Ghiora Aharoni founded his multi-disciplinary studio for art and design in New York City in 2004, and his work has been exhibited internationally in museums, intuitions and galleries.
A graduate of Yale University, Aharoni’s work is in the permanent collection of the Pompidou Center in Paris, The Vatican Library in Rome, The Beit Hatfutsot Museum in Tel Aviv, The Kiran Nadar Museum in New Delhi and the Morgan Library & Museum in New York—as well as numerous private collections in North America, Europe, Israel and India.
Aharoni’s artworks are characterized by engaging time as a medium, and an interest in exploring dualities, such as the intersection of religion and science, and the intertwined relationships of seemingly disparate cultures. Much of his work involves text, traditional objects or symbols—such as cultural artifacts or sacred texts—that have been recontextualized and imbued with meaning that asks the viewer to question or reconsider their conventional social/cultural significance.
Most recently, his sculptures were on view at the Jewish Historical Museum in Amsterdam from March through August 2019 in the exhibition Kabbalah: The Art of Jewish Mysticism. In February 2019 he was invited to present a solo artist project at the India Art Fair in New Delhi that explored cultural interconnectivity via sculptures and works on paper, some of which included Hindru© (a phrase-based melding of Hindi and Urdu he created in 2016). In 2018, his work was exhibited at the Jewish Museum in Vienna, Austria, and from November 2017 through October 2018, Aharoni’s solo exhibition, The Road to Sanchi, was on view at the Rubin Museum in New York. Earlier in 2018, his work was exhibited in New Traditions: Influences & Inspirations in Indian Textiles, 1947-2017 at the Museum Galleries of the Jawahar Kala Kendra (JKK) in Jaipur, India; his sculptures were shown in the exhibition Collapse: Climate, Cities & Culture at New York University’s Gallatin Galleries; and in 2017, his work was selected for the Jerusalem Biennale.
Aharoni’s solo museum exhibition, Missives, opened the fall 2013 season at the Dr. Bhau Daji Lad Museum (formerly The Victoria & Albert Museum) in Mumbai, India. In 2016 in conjunction with the Biennale, two of his sculptures were exhibited in Divided Waters, a group exhibition of international contemporary art at the Palazzo Fontana in Venice, Italy, commemorating the 500th anniversary of the founding of the Jewish Ghetto in Venice. In the spring of 2016, Aharoni was commissioned to create a public art installation—a series of stainless steel sculptures of Hebrabic/Arabrew© (a combination of Hebrew and Arabic that he conceived in 1999 while at Yale)—at the New York Live Arts Performance Center in Chelsea. In May of 2012, he was commissioned to create a large-scale art installation at the 14thStreet Y in Manhattan of Hebrabic/Arabrew© entitled, The Divine Domesticated. Four panels from the installation were permanently installed that fall in the theater lobby of the Y.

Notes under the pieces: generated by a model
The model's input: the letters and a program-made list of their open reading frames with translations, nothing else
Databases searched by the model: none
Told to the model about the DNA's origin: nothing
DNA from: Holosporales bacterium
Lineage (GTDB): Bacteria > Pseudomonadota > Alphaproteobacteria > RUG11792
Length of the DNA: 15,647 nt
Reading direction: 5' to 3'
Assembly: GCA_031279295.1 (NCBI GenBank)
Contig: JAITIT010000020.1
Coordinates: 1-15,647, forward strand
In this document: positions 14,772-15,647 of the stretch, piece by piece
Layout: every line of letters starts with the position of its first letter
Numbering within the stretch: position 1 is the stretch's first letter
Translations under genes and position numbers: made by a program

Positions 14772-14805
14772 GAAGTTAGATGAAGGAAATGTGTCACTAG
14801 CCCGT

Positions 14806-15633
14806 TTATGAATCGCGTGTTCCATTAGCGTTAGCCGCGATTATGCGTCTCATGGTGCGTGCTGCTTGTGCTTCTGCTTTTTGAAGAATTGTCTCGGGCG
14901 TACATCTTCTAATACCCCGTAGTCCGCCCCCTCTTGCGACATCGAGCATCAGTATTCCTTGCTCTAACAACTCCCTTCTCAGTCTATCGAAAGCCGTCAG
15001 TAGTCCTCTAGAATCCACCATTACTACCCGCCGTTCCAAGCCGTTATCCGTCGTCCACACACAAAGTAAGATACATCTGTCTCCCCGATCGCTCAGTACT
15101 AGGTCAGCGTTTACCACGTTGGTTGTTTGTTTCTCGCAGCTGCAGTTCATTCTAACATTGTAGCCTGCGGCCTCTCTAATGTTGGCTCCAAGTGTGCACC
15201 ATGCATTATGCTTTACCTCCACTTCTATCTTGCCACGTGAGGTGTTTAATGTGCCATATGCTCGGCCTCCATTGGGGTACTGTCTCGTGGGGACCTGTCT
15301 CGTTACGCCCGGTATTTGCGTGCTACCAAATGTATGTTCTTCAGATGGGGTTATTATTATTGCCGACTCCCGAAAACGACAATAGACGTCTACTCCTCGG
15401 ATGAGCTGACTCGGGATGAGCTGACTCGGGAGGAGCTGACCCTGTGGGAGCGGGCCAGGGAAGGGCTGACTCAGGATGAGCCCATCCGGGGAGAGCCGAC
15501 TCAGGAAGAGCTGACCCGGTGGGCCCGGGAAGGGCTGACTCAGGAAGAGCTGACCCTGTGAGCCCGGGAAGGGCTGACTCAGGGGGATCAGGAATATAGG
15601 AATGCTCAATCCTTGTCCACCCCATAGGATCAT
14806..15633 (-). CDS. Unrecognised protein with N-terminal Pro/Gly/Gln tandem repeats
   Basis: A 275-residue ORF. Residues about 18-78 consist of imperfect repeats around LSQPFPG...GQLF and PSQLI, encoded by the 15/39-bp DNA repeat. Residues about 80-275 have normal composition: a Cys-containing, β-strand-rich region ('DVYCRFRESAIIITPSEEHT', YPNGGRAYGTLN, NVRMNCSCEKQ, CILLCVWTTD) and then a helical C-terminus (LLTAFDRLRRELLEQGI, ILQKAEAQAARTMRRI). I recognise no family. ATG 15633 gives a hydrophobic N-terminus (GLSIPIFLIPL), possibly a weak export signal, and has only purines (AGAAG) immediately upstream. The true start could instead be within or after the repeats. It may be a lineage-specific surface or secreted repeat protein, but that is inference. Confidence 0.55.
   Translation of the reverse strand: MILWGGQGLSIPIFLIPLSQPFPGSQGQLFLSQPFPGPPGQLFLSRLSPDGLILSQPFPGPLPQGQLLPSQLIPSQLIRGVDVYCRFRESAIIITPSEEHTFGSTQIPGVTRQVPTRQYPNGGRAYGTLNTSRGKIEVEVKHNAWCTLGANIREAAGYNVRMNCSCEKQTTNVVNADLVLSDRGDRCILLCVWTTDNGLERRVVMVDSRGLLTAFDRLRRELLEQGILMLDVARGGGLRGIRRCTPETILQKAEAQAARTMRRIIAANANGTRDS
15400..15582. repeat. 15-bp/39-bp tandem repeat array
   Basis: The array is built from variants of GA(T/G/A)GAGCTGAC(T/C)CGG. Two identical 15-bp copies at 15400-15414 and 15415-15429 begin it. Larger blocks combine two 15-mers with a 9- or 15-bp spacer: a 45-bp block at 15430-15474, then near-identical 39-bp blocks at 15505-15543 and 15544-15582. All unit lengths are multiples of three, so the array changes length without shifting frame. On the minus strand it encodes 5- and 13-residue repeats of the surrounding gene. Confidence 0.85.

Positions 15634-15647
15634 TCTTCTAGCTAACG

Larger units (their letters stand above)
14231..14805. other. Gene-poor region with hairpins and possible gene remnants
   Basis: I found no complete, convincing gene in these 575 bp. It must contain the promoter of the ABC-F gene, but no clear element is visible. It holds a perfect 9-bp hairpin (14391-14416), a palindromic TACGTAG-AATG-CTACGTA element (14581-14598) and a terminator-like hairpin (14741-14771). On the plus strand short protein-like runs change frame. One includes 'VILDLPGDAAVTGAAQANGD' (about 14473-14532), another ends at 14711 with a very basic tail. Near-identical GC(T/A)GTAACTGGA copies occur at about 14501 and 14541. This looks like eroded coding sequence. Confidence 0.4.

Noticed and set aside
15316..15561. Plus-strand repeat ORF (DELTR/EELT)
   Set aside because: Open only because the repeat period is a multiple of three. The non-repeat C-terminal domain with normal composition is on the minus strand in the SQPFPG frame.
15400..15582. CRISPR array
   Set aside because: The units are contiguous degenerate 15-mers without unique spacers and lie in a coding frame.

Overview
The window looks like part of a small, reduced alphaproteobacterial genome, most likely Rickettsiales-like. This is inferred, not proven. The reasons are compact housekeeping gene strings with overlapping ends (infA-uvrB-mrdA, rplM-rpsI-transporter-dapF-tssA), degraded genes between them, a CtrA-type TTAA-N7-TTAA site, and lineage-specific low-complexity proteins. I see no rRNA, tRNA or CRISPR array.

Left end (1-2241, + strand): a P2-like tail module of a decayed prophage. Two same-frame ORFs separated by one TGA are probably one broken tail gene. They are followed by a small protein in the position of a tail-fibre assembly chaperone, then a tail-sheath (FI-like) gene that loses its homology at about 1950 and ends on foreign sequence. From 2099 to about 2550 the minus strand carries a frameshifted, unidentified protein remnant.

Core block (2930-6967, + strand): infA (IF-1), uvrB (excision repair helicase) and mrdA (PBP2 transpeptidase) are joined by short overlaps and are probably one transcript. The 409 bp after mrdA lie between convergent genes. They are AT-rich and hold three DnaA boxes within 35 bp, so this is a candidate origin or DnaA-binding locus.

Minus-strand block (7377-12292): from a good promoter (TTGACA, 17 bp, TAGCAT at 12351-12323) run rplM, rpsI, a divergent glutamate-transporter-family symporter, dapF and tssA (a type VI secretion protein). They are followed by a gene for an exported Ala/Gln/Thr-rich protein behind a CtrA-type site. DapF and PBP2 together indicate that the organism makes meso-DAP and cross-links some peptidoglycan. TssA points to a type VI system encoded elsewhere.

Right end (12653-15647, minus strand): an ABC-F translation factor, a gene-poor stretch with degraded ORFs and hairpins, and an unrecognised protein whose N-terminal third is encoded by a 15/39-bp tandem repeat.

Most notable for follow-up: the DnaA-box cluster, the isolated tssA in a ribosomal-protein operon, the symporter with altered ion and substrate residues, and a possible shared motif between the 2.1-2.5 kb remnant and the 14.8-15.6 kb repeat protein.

Aharoni’s designs and commissioned pieces are also in numerous private collections. Since establishing his studio, Aharoni has designed many residential and commercial projects in New York—ranging from the DeKooning residence and a duplex penthouse in a landmark building in the West Village to a storefront studio/performance space in Williamsburg and the offices of an art law firm on 57th Street.
Aharoni’s work has been published internationally in books—most recently in The Word is Art from Thames & Hudson—as well as newspapers, journals and magazines including The New York Times, The New York Times Magazine, Elle Decor U.K., L’Architecture d’Aujourd’hui, Architectural Digest Spain, Art India, IDEAT, Elle Decor Italia and New York Magazine. His essay proposing the displacement of Jerusalem’s monuments was included in the book “The Next Jerusalem.”
Prior to opening his own studio, Aharoni worked at several distinguished architectural firms including Polshek Partnership [now known as Ennead Architects] and Studio Daniel Libeskind. While at Polshek Partnership, he worked on the design for Carnegie Hall’s Zankel Hall; the space planning and design of The American Museum of Natural History’s subterranean entrance and public spaces; as well as the space planning of The New York Botanical Garden’s Museum Building.
His design work for Studio Daniel Libeskind included the competition submission for The Ground Zero World Trade Center Design Study, and the façade design for Hyundai Development Company, Seoul, Korea. In addition, Aharoni was on the winning design competition team with Zaha Hadid and Arata Isozaki for the building and urban planning of Milan, Italy’s Fiera Convention Center.
Aharoni holds a Master of Architecture from Yale University and is a summa cum laude graduate of The Spitzer School of Architecture at City College.